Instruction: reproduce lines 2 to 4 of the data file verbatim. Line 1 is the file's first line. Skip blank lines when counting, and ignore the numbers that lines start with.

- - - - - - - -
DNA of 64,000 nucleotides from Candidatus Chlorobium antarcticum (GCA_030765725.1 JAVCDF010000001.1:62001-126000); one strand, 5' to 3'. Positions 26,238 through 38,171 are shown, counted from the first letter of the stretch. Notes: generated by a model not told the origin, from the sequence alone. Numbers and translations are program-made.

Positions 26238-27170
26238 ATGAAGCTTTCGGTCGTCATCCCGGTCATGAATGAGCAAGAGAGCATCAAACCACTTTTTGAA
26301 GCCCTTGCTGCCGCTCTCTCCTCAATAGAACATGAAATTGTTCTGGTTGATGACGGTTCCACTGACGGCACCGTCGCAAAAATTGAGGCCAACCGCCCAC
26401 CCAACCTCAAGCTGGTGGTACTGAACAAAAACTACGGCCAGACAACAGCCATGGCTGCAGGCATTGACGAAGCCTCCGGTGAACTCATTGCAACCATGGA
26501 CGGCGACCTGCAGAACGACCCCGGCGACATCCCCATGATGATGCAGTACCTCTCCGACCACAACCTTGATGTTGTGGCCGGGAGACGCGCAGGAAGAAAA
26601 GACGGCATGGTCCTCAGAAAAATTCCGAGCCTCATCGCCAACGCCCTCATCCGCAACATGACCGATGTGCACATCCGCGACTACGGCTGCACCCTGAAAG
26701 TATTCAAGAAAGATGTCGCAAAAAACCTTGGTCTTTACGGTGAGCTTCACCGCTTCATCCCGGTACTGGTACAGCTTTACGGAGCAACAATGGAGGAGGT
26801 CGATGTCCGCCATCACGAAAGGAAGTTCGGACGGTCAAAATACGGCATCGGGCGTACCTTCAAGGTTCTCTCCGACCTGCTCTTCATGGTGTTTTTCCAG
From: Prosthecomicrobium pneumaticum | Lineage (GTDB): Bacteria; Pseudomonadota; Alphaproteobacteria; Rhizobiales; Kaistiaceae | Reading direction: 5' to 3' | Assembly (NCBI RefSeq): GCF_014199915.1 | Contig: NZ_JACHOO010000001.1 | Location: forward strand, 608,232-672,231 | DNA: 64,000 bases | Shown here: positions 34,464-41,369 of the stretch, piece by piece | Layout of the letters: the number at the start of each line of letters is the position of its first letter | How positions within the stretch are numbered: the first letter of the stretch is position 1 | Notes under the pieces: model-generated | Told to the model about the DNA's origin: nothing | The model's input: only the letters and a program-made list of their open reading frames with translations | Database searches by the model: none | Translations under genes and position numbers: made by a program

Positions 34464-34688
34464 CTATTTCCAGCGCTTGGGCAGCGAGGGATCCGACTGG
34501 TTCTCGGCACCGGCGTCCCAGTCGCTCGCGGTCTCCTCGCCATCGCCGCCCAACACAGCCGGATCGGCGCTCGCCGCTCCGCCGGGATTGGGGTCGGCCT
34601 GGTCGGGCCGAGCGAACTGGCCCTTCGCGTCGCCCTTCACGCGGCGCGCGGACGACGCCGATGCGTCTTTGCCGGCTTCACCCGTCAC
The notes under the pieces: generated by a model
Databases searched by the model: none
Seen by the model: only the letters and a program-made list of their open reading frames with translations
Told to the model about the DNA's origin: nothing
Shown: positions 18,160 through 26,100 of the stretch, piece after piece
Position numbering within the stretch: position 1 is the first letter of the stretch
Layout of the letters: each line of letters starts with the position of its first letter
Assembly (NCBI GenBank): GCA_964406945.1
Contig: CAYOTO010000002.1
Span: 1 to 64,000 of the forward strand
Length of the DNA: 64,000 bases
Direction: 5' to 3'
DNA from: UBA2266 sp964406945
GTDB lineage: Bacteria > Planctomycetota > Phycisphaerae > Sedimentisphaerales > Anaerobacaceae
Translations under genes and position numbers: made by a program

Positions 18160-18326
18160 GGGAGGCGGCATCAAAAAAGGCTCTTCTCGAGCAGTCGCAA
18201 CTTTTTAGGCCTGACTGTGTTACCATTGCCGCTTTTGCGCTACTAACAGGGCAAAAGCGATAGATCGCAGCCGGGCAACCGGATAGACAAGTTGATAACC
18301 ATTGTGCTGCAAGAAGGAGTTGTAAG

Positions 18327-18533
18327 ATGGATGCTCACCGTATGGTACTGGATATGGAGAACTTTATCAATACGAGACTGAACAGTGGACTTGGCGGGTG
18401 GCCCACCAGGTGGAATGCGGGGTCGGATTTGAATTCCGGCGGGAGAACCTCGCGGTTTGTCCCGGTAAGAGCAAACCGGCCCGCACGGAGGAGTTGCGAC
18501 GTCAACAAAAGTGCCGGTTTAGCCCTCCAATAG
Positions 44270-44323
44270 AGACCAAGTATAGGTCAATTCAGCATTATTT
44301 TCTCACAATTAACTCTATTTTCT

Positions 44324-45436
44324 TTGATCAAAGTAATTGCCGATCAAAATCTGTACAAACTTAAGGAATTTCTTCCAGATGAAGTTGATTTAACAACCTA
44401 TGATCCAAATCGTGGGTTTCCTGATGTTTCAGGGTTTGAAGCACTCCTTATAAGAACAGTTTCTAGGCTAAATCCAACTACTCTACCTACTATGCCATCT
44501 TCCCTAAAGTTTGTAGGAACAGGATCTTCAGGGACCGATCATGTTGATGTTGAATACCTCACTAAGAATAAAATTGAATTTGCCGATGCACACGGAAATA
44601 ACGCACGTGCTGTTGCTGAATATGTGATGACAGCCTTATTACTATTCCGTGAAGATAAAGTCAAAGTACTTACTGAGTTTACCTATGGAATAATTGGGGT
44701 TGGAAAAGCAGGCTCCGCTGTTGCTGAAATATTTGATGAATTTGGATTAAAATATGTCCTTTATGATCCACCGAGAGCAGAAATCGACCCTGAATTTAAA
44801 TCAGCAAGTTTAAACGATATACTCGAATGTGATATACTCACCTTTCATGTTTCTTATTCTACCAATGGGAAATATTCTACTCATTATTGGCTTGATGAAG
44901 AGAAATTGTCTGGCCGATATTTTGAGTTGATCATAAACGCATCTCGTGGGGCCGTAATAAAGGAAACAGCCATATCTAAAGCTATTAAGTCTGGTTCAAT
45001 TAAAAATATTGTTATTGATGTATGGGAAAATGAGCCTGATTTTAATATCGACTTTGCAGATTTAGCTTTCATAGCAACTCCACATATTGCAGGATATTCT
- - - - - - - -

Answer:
Positions 26238-27170
26238 ATGAAGCTTTCGGTCGTCATCCCGGTCATGAATGAGCAAGAGAGCATCAAACCACTTTTTGAA
26301 GCCCTTGCTGCCGCTCTCTCCTCAATAGAACATGAAATTGTTCTGGTTGATGACGGTTCCACTGACGGCACCGTCGCAAAAATTGAGGCCAACCGCCCAC